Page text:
The Dream LifeThe Dream Life: Movies, Media, and theMythology of the Sixties
J. Hoberman
With the 1960s being the most tumultuous decade in U.S. history, films of this era were necessarily reflecting the socio-political climate. As a result, movies became political events, and political events became a kind of ongoing movie spectacular. In The Dream Life, J. Hoberman uses wildly entertaining reinterpretations of key Hollywood movies to reconstruct the hidden political history of '60s cinema. Softcover, $25.95.

Contemporary American Independent FilmContemporary American Independent Film
Chris Holmund & Justin Wyatt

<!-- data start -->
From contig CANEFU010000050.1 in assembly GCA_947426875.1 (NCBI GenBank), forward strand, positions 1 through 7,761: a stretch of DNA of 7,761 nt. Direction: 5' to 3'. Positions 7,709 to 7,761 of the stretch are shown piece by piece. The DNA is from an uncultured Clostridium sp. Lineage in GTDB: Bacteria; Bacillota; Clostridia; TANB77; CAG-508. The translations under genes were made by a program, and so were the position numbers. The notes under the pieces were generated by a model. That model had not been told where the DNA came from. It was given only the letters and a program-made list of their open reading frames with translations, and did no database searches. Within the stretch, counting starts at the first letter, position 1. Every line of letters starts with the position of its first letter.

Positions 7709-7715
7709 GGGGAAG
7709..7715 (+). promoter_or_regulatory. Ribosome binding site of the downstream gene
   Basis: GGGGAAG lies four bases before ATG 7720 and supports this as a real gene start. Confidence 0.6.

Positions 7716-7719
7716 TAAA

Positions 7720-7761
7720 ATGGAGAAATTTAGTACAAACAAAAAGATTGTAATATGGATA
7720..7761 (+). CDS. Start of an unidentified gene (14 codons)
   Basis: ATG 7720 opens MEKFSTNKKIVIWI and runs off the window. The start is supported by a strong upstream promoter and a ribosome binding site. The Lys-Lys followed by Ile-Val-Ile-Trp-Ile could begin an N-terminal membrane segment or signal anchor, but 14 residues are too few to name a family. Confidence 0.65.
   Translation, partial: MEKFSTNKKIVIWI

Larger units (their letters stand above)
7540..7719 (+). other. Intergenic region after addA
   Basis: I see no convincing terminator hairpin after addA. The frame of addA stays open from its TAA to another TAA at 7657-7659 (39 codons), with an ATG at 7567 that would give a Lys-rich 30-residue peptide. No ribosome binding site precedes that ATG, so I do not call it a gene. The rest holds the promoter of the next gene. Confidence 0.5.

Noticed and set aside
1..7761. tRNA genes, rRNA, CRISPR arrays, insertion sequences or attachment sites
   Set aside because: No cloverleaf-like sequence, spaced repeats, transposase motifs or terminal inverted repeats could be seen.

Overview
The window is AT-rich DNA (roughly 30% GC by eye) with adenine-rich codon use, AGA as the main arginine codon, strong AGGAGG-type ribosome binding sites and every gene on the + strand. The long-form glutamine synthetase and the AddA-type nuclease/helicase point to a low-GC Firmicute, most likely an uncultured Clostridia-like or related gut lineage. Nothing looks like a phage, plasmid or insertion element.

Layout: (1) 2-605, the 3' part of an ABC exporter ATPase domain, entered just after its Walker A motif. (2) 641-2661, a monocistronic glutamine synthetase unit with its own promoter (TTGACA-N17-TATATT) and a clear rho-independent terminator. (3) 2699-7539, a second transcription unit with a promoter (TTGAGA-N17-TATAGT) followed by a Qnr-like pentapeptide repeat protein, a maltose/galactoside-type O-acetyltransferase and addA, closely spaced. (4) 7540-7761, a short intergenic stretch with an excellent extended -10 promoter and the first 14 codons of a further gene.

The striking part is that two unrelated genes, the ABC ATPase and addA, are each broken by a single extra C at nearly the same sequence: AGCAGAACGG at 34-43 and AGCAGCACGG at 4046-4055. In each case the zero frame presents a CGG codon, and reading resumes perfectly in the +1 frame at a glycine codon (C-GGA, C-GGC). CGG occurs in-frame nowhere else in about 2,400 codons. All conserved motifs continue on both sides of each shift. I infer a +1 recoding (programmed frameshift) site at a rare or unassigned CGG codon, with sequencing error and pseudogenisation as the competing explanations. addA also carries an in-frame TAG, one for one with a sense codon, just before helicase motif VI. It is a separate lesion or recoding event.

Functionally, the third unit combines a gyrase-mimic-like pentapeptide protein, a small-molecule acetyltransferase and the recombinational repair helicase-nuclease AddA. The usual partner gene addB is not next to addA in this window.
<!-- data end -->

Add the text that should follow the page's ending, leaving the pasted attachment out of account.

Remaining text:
Examining the uneasy relationship between independent filmmakers and the major studios, this anthology traces the changing ideas and definitions of independent cinema, and the diversity of independent film practices. Softcover, 299 pp. $37.95.

Screening the GothicScreening the Gothic
Lisa Hopkins
Screening the Gothic offers a radical new way of understanding the relationship between film and the Gothic as it surveys a wide range of films, many of which have received scant critical attention. Lisa Hopkins takes the original approach of identifying the Gothic not by stylistic tropes, but rather by its central characteristics. Thus, she surprises readers by revealing Gothic elements in films such as Sense and Sensibility and Mansfield Park, as well as exploring more obviously Gothic films like The Mummy and The Fellowship of the Ring. Softcover, 170 pp. $26.95.